It is hard to combine them. I was appointed President of the General Assembly in March and started my work as Foreign Minister in April. I must say that these last months have been extremely busy. We have had a very busy agenda for the United Nations as the reform negotiations have proceeded. Then, of course, as Foreign Minister you have to be involved in working for Sweden, in the European Union and, unfortunately, you are also expected to take a stand, comment on, make statements to the media on world events, etc. Like nown the situation Middle East. So it has been a very busy time.
Q: How many hours do you work a day?
Probably around fourteen hours a day and unfortunately far too many at the weekends too, especially during the negotiations of the Human Rights Council. That was quite difficult.
Q: Have you always been a devotee of the United Nations?
I’m very much a student of the United Nations. I was influenced by a person who is very important in the history of the United Nationsn Dag Hammarskj?ld. He actually died on my twenty-first birthday, 17 September 1961. I remember thinking at the time that I really wanted to work for the United Nations one day. Then, of course, I followed a regular career in the Swedish Foreign Service. In 1980 I was asked by Prime Minister Olof Palme to help him mediate between Iran and Iraq, so that is how I became involved with the UN. I became Swedish Ambas sador to the UN in 1988, then the first Under-Secretary-General for Humanitarian Affairs, and finally I came back as the President of the GA. I have been on missions for the Secretary-General, Kofi Annan, to Iraq. Throughout my twenty-five years with the UN, Dag Hammarskj?ld has always been my role model. This does not mean that I am an uncritical friend of the United Nations. I am attached to the idea of multilateral collaboration, but I think we need to reform the organization. I am quite aware of criticism of the UN, not least in the United States. The Food-for-Oil issue did tremendous damage to the image of the United Nations in world public opinion.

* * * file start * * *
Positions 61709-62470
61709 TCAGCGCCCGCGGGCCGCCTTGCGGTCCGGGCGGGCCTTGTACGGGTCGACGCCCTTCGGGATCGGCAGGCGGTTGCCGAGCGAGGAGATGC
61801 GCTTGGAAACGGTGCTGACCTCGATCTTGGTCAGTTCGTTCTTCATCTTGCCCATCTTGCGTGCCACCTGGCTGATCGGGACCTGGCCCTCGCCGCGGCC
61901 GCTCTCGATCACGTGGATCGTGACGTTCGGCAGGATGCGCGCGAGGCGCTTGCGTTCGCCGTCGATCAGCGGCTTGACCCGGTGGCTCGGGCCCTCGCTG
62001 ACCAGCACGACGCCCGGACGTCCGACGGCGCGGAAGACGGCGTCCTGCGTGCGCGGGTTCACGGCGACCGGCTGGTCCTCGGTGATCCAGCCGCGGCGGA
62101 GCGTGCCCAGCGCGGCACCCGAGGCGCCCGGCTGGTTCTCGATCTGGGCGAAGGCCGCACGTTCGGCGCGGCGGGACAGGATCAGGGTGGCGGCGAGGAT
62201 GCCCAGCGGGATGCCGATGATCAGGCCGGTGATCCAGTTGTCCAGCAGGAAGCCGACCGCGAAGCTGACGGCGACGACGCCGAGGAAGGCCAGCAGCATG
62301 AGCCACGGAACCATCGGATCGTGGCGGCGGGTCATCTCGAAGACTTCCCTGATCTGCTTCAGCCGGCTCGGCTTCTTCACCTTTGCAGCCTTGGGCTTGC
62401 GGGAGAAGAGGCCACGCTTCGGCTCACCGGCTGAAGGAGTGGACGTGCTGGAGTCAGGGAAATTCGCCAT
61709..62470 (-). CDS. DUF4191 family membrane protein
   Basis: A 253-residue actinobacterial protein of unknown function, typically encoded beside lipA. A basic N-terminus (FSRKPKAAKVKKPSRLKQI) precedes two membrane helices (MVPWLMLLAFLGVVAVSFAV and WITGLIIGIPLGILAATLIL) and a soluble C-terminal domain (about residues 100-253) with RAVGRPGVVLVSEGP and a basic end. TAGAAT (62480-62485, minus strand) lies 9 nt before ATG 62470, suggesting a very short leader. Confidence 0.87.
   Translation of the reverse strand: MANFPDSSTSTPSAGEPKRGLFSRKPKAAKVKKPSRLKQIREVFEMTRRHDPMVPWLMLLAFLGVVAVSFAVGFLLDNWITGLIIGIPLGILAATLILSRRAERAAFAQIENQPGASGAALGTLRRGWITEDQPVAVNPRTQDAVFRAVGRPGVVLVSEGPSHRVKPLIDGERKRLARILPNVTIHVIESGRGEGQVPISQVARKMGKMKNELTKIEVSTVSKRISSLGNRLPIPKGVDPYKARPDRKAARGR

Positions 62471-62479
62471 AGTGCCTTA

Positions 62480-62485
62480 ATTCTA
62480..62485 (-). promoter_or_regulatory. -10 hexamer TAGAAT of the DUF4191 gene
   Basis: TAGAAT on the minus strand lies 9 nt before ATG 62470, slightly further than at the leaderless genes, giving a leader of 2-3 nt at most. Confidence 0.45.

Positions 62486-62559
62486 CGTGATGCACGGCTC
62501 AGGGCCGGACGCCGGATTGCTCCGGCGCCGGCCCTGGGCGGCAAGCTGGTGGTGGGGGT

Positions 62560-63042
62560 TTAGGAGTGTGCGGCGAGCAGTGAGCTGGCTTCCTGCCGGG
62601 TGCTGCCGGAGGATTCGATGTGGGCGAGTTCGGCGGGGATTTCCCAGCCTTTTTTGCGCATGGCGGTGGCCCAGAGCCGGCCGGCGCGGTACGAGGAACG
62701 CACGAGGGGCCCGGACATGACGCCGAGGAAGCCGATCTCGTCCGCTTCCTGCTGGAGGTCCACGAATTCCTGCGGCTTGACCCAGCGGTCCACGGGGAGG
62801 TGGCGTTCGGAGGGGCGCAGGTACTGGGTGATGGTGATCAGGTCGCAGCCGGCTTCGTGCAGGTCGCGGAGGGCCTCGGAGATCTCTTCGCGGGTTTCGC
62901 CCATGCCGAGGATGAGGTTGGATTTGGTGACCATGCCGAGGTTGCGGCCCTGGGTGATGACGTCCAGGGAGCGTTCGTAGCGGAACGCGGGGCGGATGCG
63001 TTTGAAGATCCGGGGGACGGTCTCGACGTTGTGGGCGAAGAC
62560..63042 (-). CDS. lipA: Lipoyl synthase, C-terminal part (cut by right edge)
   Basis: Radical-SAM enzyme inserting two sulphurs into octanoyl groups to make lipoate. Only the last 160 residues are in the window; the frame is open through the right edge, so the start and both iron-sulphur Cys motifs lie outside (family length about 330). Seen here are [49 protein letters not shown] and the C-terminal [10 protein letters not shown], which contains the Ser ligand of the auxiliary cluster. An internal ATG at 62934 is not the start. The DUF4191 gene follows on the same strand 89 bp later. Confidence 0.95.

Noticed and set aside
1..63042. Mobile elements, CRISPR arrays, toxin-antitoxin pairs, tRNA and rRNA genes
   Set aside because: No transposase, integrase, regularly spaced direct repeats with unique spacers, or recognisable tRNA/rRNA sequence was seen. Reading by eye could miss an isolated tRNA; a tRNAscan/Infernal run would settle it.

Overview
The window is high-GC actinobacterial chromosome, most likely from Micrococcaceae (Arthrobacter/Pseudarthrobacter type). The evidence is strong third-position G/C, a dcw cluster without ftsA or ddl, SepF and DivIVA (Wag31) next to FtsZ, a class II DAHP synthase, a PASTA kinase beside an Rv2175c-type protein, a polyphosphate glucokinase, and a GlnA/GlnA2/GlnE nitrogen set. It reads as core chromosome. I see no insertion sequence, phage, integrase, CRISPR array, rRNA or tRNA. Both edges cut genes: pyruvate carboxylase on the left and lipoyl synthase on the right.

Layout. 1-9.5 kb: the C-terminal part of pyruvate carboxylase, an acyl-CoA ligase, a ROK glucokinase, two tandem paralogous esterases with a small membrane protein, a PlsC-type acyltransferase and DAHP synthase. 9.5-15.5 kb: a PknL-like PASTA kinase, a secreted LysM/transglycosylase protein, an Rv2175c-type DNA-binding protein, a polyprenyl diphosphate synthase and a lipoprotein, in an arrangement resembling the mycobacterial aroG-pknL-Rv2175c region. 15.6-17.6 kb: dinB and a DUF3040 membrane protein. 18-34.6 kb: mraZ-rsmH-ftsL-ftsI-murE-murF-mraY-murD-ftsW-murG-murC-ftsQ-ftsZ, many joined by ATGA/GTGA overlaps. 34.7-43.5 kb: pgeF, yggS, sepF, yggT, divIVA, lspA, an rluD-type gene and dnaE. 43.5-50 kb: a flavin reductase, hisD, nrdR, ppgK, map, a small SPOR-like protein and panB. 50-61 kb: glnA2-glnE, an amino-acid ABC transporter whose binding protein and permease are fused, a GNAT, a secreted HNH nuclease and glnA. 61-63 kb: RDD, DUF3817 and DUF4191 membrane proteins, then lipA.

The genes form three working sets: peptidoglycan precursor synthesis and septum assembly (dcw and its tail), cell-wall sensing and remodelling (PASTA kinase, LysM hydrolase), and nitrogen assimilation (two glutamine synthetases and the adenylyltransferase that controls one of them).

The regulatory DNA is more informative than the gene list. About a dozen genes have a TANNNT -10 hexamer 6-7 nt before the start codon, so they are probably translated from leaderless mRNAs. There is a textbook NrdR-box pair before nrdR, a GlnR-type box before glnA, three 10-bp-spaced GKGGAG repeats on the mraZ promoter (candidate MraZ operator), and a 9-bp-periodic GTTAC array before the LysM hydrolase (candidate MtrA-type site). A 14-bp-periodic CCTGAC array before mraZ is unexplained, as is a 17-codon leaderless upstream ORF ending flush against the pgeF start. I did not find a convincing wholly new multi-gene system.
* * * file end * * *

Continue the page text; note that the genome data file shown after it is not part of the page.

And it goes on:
I personally feel very sad, sometimes even frustrated, that the United Nations has not done more in genocide situations, such as the massacres in Srebrenica, Rwanda, Darfur, Cambodia. We have stood by passively while people have been slaughtered. I think this undermines the moral authority of the United Nations and I said so in my speech when I was elected President. Of course, this is not a General Assembly issue, it is more a Security Council issue, but I think the United Nations needs to take collective responsibility.